But those who are alive, those who wish to tramp around with me, you're not bound by these earthly rights anymore. Part of the issue there is that there would have been a, a certain mourning period mandated by the Old Testament that Jesus is probably saying this is no longer part of what is stipulated for you to live under. But again, these are things for us to think on. Mark 4:9 is our next one. These are all under the category of puns.
Mark 4:9, Jesus says, “He has ears to hear,” which everyone hearing him that day had physical ears. “He who has ears to hear, let ‘em hear.” And obviously he's using the word hear in a deeper sense there. He's saying perceive what I'm saying. Understand the significance of what is being communicated through your physical ears.
And so Jesus puts this in striking and memorable ways. Mark 8:35, again, we all know this passage. “Whoever would save his life will lose it but whoever loses his life will save it.” And, and this will fit under, um, what we’ll see in a moment, paradox, but it's also a pun because Jesus is playing on these words. Save and lose, lose and save. These words have more than one meaning. He doesn't mean whoever would save his physical life, will lose his physical life.
He means whoever would, would put his physical life in the primary place will lose his spiritual life. So these words are being used in more than one sense. So puns. That's the first literary form or literary device or technique that Jesus employs to communicate. The next one Jesus uses proverbs.
And let me say a word here about, about words in general. As you, as you think about the names that we call things, I would encourage you to make good use of your dictionary because we often assume that we know what a, what a word means, when in fact, we might be using it wrongly. For instance, the word irony often gets missed - misused in our, in our context and in our culture. People often use that word in ways that the dictionary prohibits.
So a, a proverb is a brief, popular maxim and a maxim is simply a wise saying. And before I looked this word up in the dictionary, proverb, I didn't realize that generally speaking this is a popular thing. Generally when people refer to proverbs they refer to things that everyone in the culture is familiar with. So a proverb in our culture might be something like, I don't know.
Water, water will wet you and fire will burn. This is something that everybody knows. This is part of a common stock of our pre-suppositional mindset. So when Jesus uses these things he's appealing to what everybody knows. For instance, Matthew 6:21. There Jesus says, “Where your treasure is there your heart will be also.” And this is probably something that was in the culture.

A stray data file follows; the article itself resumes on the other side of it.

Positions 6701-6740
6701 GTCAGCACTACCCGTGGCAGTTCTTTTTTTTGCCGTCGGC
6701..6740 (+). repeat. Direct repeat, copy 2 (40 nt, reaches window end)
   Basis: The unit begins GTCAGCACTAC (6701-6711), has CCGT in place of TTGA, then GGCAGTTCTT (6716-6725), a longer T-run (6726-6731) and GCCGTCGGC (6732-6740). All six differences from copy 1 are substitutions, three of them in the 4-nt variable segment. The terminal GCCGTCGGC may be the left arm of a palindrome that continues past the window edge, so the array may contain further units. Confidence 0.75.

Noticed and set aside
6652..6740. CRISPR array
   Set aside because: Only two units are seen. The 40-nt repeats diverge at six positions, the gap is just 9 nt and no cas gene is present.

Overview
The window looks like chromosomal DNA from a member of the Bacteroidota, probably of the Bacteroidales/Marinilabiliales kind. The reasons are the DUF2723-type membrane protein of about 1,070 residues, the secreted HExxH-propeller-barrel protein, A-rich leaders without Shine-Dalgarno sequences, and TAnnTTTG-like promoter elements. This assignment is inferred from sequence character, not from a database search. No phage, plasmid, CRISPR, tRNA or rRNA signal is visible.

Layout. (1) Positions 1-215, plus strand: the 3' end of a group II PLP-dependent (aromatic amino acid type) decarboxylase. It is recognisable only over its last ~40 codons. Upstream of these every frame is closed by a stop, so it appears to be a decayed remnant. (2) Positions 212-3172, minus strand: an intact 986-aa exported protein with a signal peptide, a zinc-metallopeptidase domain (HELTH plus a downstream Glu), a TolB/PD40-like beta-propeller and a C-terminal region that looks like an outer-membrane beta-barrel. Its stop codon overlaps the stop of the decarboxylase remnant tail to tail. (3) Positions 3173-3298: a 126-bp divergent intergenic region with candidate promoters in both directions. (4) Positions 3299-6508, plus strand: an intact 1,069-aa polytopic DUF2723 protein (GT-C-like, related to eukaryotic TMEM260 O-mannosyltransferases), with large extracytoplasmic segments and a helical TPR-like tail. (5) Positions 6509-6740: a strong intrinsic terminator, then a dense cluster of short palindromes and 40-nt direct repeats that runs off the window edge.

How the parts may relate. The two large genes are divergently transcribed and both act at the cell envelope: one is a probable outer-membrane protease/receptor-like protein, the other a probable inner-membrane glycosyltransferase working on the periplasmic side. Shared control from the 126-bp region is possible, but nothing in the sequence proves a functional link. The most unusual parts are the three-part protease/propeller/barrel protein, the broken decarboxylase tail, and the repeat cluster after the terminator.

This is probably something that everyone recognized, everyone was familiar with. And the meaning is very, very obvious, it's on the surface. But I, I, I would imagine that the way that Jesus used proverbs was, was somewhat unusual. And I, I would imagine that when he stated things, clichés so to speak, when he stated clichés they were striking. And, and it was, it was as though you'd heard someone state a cliché and suddenly you realized the full significance of this cliché.
Another one is, Matthew 6:34 where Jesus says, “Don't be anxious for tomorrow, for tomorrow will take care for - of itself. Each day has enough trouble of its own.” This is sort of a general maxim, a wise statement. Don't be anxious about tomorrow, tomorrow will take care of itself. Each day has enough trouble for its own. Another one is Matthew 26:52 and Jesus there says, “Put your sword back into his place.”
This is after Peter has cut off the high priest’s servant’s ear. “For all those who take up the sword will perish by the sword.” And again, this is just a general truth. So proverbs. Next are riddles. And here I think these are, these are places where Jesus says things that are enigmatic. He says things that aren't transparently obvious. The reason, as I said earlier, I think he wants us to use our brains.
He's on the honoring the fact that we are made in the image of God. And I would encourage you, as you preach or teach, honor the fact that you're here as are in the image of God. Challenge their intellect. We don't have to dumb everything down. People are really bright in general particularly when challenged. So, riddles. Matthew 11:12, “From the days of John the Baptist until now the kingdom of heaven suffers violence and violent men take it by force.”